New Paltz Central School District Implements Restorative Practices in Collaboration with Ulster County, Family of Woodstock
NEW PALTZ–The New Paltz Central School District (NPCSD) is pleased to announce that Maria Scarangella, Assistant Program Director of Family of Woodstock’s Restorative Justice and Juvenile Justice Services, is working with the District to facilitate restorative discipline practices that aim to prevent conflict, create a sense of community in the classroom, and encourage students to accept responsibility and repair relationships. Scarangella’s work is being funded by Ulster County.
NPCSD is joining several other school districts in Ulster County, including Ellenville, Saugerties, Kingston, and Wallkill, who have worked with restorative practices coordinators as a result of the county funding.
According to Scarangella, restorative practice is a philosophy and set of practices that work to proactively build and sustain healthy relationships, such as mediation or classroom/community circles. She said that the emphasis on relationships includes conflict prevention and constructive resolution. “I like to define restorative practices as a ‘way of being’ that includes how we talk to each other, treat one another, and the processes that are used when things go wrong or there are important conversations that need to be had,” she explained.
NPCSD Deputy Superintendent Linda Oehler-Marx emphasizes that the purpose of discipline in a school setting, wherever possible, is to help the student learn from their mistakes. “We strive for students to develop self-control and self-regulation in order to make choices that enhance–not harm–their communities, and to take responsibility for their actions,” she explained.
According to Oehler-Marx, the District has used an approach based on these principles–called ‘The Responsive Classroom’–in the elementary schools for many years. “Implementing restorative practices from preschool through Grade 12 allows for a consistent continuum that is aligned to our District’s vision and mission,” she explained. She also said that this work is helping the District focus on being more proactive in mediating conflicts between students before they escalate.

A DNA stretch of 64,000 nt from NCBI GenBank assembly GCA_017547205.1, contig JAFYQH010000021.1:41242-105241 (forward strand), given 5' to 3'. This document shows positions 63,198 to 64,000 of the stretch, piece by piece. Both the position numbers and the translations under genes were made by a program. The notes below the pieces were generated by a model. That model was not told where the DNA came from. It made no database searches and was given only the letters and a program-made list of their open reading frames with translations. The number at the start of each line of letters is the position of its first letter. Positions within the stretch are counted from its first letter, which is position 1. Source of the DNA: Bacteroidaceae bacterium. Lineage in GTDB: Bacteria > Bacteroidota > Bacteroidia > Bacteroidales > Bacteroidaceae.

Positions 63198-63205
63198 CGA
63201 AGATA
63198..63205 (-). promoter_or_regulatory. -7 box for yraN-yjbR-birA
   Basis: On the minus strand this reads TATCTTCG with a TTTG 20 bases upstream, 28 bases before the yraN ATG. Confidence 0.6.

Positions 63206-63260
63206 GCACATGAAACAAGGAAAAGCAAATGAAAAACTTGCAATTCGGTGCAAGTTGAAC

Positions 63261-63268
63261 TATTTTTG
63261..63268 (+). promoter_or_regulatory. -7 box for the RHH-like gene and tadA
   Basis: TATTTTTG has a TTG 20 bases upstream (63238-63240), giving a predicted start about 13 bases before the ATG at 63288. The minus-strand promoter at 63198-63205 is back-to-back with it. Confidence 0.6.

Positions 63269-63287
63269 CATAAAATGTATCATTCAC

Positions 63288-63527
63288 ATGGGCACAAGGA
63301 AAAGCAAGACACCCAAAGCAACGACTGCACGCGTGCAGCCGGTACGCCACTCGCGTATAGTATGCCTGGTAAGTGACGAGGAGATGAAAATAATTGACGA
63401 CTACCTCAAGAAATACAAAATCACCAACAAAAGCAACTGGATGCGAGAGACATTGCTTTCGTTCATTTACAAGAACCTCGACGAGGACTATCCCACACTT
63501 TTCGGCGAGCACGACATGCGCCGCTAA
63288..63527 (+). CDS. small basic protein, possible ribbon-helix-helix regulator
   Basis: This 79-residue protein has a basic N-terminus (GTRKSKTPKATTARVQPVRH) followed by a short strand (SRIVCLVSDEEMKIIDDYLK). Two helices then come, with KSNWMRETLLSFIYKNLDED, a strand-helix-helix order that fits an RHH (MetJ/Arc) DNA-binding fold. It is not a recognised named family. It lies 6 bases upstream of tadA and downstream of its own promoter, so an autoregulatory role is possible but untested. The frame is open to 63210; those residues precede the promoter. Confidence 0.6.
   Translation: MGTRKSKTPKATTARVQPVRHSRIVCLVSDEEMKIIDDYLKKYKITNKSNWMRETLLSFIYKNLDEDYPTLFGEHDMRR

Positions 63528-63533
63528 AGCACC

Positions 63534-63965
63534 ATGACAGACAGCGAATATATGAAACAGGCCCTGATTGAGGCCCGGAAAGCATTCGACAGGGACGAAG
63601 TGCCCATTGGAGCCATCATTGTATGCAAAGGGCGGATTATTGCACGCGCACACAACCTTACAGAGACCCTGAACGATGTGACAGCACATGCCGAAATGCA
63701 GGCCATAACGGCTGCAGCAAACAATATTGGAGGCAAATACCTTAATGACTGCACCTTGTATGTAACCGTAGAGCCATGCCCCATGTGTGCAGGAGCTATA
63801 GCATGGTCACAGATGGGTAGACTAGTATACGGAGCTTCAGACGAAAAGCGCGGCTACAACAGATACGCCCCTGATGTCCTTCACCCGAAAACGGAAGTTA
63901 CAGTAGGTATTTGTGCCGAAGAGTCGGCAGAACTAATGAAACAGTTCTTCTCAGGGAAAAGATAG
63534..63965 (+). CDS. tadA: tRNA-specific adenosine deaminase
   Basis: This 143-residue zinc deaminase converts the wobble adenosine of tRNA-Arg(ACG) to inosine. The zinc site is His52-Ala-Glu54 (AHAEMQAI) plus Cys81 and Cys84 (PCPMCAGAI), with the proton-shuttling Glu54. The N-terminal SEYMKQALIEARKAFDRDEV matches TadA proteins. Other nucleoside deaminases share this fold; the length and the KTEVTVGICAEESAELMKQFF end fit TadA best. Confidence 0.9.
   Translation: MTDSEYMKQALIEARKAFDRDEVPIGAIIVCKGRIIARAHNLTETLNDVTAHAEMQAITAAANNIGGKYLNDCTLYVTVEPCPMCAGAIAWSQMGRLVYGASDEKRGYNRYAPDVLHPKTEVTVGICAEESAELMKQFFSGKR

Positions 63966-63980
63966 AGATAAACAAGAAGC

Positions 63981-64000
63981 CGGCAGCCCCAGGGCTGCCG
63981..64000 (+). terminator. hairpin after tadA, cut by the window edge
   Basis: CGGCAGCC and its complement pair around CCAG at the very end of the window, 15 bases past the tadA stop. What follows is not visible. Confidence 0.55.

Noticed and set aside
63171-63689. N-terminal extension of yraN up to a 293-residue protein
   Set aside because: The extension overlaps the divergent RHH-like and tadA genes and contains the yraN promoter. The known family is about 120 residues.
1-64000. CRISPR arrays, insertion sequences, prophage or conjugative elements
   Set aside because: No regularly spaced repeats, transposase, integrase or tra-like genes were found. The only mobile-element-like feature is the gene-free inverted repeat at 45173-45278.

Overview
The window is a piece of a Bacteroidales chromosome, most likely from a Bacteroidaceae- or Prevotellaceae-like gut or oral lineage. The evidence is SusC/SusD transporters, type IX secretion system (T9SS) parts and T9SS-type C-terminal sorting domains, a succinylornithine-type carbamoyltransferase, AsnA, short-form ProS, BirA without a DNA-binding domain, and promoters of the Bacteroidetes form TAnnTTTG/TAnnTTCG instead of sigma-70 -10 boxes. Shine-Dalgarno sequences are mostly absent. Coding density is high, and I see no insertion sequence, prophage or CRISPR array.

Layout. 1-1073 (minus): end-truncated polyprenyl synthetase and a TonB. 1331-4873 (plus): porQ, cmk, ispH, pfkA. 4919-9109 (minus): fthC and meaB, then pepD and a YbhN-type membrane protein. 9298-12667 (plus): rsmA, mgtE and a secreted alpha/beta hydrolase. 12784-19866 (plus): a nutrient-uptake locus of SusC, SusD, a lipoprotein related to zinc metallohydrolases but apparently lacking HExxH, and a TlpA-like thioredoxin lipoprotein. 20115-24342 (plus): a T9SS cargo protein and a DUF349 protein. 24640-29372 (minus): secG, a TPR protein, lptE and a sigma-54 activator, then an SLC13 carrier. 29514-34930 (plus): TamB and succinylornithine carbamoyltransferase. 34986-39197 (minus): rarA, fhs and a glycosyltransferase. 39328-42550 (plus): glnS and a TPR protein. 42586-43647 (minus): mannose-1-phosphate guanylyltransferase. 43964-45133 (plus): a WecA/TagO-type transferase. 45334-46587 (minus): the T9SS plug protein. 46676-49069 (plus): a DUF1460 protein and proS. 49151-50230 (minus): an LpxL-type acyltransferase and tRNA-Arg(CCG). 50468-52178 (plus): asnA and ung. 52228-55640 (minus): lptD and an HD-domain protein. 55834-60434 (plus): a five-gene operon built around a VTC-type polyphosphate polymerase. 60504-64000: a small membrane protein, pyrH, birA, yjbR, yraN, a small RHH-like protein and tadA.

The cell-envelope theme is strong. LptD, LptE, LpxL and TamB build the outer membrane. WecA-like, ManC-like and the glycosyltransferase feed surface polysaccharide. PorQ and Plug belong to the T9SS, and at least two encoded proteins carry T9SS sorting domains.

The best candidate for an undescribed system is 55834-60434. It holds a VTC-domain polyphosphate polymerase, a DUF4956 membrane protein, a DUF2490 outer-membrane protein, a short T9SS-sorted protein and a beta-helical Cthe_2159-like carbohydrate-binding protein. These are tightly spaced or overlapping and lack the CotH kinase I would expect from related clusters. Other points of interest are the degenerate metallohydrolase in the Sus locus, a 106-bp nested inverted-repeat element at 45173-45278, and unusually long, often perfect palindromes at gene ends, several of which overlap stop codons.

Scarangella is working four days a week in the District to roll out the initiative in two phases. First, the practices will be introduced to staff, allowing for the opportunity for input, questions, agreements, and disagreements. A Restorative Leadership Team will be formed to help model the work and provide workshops for students, families, and community stakeholders.
Next, Scarangella will visit each classroom and model/co-facilitate circles. She will continually train staff, as well as evaluate the Code of Conduct to ensure that policy and practices align. Teacher aides have already been trained in restorative chat practices, and Scarangella will soon be training school social workers and counselors.
Scarangella, who has extensive experience working with faculty, staff, and students, is well-equipped for this work. She possesses a master’s degree in Social Work from the University at Albany and is a Fellow at Georgetown University’s Center for Juvenile Justice Reform, where she also received a graduate certificate in School-Justice Partnerships and Diversion Pathways. She is a licensed trainer of Restorative Practices through the International Institute of Restorative Practices, and has served as Assistant to the Executive Director and as a volunteer “circle keeper” in the Newburgh Model at The Restorative Center in Newburgh. She is also a practitioner on the local Mobile Mental Health Crisis team and is trained in de-escalation techniques and critical stress incident management.
The success of the program will be measured by examining overall discipline outcomes and proportionality in discipline actions, as well as through climate/culture surveys of students.
The restorative practices program has already proved successful in other districts. Grade 6 teacher Joseph Tiano from Saugerties Central School District says that Scarangella’s work has had a positive impact throughout the entire grade level. “The sixth-grade team at Riccardi Elementary School feels that restorative practice is vital to the success of the social, emotional, and educational well-being of our students,” he said. “Student emotions and behaviors have changed post-COVID-19. This practice was a tremendous help when implemented and we saw student incidences plummet. Student empathy for one another was raised, and students, as well as adults, knew each other much better.”